Mobility Hero Tutorials

Increase diskspace on Airwave running on VMware - Jan 2014

Super Contributor II

Tutorial created by  

This tutorial will explain how to physically add a new drive your VMWare server and increase the diskspace on Airwave to utilize this new drive.

 

Attached is a document on how to accomplish this task.

 

EDIT: As requested (finally had time), here is the article posted.

 

1         Purpose of document

To be able to extend the hard drive space of an Airwave server deployed on a Virtual Machine using VMWare.

2         How to add a new SATA drive to an VMWare ESXi Server

  • Insert new drive into spare slot on the server, connect all cables required
  • Boot Airwave server
  • Log into your vSphere application.
  • Navigate to the Configuration section as per below

1.png

 

Highlight the desired datastore where AMP is installed on.

 

Right-click and select ‘properties’

2.png

 

Click on the ‘Increase’ button and it will discover your new drive, highlight it and click on ‘next’

 

3.png

 

Select Maximum available space or if desired custom space setting. Click on ‘next’

4.png

 

Then click on Finish

 

5.png

 

Once you’ve clicked on finish, you will now see both disks and your total capacity changed.

 

6.png

You can click on close.

 

You have now added the new sata drive to your existing datastore.

 

3         Modification to the Airwave VM

 

Next step is to have Airwave recognize this new hard drive.

 

First step is to increase the amount of Hard Drive space the VM will be using

Go into Edit settings of your VM and click on the hard disk 

 

7.png

 

Make it whatever size you want (depends on the datastore) and click ok,

 

Now let’s make AMP recognize the new HD Space.

 

There are multiple ways to accomplish this but I found this to be the easiest.

 

Download a LIVE CD version of Ubuntu Desktop and save the ISO

 

Select Ubuntu as the ISO for the CDROM Drive

 

8.png

 

 

9.png

 

Reboot AMP and press F2 when prompted to go into the boot screen, choose CDROM as the 1st boot device.

 

10.png

 

 

Save and reboot

 

Then Ubuntu begins to load

Choose language of your choice

 

11.png

 

Select ‘Try Ubuntu without installing’

 

12.png

 

It begins to load:

13.png

 

Once it loads, go into the GPARTED program.

 

14.png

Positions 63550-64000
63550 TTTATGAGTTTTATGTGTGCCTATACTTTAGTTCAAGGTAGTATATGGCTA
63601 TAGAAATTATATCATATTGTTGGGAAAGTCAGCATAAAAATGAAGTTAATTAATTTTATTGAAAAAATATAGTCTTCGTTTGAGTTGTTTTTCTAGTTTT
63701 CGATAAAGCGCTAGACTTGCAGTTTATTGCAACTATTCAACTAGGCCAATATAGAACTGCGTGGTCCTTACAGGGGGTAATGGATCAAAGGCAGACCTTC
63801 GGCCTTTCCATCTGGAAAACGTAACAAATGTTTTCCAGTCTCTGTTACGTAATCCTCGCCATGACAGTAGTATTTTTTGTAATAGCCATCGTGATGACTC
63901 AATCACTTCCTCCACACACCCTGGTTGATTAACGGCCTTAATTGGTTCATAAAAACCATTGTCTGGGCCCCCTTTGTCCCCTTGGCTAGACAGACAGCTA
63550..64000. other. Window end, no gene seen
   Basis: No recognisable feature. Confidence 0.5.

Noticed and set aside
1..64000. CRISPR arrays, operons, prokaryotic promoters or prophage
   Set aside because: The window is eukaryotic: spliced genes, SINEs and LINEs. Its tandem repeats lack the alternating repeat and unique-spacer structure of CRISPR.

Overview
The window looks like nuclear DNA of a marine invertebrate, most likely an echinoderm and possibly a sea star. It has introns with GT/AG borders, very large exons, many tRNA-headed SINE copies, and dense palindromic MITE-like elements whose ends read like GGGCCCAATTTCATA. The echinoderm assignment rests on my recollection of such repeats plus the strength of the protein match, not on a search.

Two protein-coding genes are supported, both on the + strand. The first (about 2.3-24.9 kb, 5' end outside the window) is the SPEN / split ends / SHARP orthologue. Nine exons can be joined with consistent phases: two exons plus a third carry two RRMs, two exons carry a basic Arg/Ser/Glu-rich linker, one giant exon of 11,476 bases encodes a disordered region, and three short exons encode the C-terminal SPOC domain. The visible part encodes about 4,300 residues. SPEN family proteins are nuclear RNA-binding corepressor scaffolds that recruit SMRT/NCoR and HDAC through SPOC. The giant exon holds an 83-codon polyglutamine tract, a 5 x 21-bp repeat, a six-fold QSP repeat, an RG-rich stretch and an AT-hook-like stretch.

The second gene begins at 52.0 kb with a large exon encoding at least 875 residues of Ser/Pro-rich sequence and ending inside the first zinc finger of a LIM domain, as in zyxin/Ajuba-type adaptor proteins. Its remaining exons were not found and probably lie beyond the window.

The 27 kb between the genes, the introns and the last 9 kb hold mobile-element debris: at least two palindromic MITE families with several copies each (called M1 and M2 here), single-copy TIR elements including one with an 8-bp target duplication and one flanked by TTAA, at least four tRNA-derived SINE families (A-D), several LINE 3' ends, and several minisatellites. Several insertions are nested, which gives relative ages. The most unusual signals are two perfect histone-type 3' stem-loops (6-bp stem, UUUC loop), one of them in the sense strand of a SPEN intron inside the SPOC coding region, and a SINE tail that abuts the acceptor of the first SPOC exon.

You will now see an unallocated section of HD Space

 

15.png

 

Right-Click on it and create new partition and leave the file system to be unformatted.

 

16.png

 

 

Click Apply.

 

You should see something like this /dev/sda3

 

17.png

 

Next step is to add the LVM flag to the new drive.

Right-click and click on Manage Flags

18.png

 

Select the ‘lvm’ flag

 

19.png

 

Select LVM and click on close.

 

At this time, you can shutdown Ubuntu and boot back into AMP (don’t forget to remove the ISO from the CDROM).

 

4         Configuring CentOS to recognize the new drive

 

Once AMP has booted up, log in via SSH

 

Next step is to make sure you see the new drive added

 

# Confirm /dev/sda3 exists or if it gets another name using ‘fdisk –l’

 

[root@aw-1 mercury]# fdisk -l

 

Disk /dev/sda: 85.9 GB, 85899345920 bytes

255 heads, 63 sectors/track, 10443 cylinders

Units = cylinders of 16065 * 512 = 8225280 bytes

Sector size (logical/physical): 512 bytes / 512 bytes

I/O size (minimum/optimal): 512 bytes / 512 bytes

Disk identifier: 0x0009f7c3

 

   Device Boot      Start         End      Blocks   Id  System

/dev/sda1   *           1          13      102400   83  Linux

Partition 1 does not end on cylinder boundary.

/dev/sda2              13        5222    41839616   8e  Linux LVM

/dev/sda3            5222       10444    41943040   8e  Linux LVM

 

Disk /dev/mapper/VolGroup00-LogVol01: 4294 MB, 4294967296 bytes

255 heads, 63 sectors/track, 522 cylinders

Units = cylinders of 16065 * 512 = 8225280 bytes

Sector size (logical/physical): 512 bytes / 512 bytes

I/O size (minimum/optimal): 512 bytes / 512 bytes

Disk identifier: 0x00000000

 

 

Disk /dev/mapper/VolGroup00-LogVol00: 81.4 GB, 81436606464 bytes

255 heads, 63 sectors/track, 9900 cylinders

Units = cylinders of 16065 * 512 = 8225280 bytes

Sector size (logical/physical): 512 bytes / 512 bytes